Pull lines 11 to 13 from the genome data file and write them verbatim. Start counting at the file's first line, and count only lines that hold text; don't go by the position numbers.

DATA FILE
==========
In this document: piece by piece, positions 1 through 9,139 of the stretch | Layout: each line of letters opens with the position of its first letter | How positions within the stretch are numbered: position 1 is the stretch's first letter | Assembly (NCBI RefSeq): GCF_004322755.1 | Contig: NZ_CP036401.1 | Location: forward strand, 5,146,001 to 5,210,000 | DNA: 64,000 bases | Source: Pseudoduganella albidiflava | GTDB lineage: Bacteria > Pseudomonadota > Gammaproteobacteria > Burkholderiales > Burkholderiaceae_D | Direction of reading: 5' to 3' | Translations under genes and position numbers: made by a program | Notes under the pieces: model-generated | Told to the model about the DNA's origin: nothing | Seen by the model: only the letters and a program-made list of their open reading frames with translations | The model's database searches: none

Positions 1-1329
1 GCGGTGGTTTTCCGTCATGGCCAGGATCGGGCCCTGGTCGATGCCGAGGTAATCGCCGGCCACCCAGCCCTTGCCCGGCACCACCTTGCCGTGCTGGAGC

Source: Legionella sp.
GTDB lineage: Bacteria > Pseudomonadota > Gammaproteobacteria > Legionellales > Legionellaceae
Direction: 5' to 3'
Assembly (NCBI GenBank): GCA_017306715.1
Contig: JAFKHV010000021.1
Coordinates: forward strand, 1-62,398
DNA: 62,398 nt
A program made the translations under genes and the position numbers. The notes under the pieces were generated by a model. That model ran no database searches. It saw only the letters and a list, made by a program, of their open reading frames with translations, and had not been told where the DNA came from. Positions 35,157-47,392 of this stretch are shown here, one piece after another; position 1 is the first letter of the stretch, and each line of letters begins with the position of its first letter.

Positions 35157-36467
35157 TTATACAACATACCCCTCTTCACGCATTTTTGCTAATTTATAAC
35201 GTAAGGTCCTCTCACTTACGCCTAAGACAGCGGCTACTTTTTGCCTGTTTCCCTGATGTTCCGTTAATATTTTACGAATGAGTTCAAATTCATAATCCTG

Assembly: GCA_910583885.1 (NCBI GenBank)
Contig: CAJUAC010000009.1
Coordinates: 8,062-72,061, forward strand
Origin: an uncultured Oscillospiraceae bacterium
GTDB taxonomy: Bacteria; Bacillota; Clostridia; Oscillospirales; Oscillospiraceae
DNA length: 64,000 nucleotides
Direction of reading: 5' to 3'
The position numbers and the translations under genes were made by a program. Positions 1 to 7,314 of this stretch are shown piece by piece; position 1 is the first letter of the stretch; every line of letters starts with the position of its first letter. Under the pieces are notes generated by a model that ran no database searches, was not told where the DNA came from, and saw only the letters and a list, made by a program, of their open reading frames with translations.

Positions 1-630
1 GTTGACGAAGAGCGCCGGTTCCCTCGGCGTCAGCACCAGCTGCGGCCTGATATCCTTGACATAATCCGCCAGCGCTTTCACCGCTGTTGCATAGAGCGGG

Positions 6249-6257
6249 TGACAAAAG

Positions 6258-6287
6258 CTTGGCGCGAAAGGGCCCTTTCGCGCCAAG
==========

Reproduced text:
A program made the translations under genes and the position numbers. The notes under the pieces were generated by a model. That model ran no database searches. It saw only the letters and a list, made by a program, of their open reading frames with translations, and had not been told where the DNA came from. Positions 35,157-47,392 of this stretch are shown here, one piece after another; position 1 is the first letter of the stretch, and each line of letters begins with the position of its first letter.

Positions 35157-36467
35157 TTATACAACATACCCCTCTTCACGCATTTTTGCTAATTTATAAC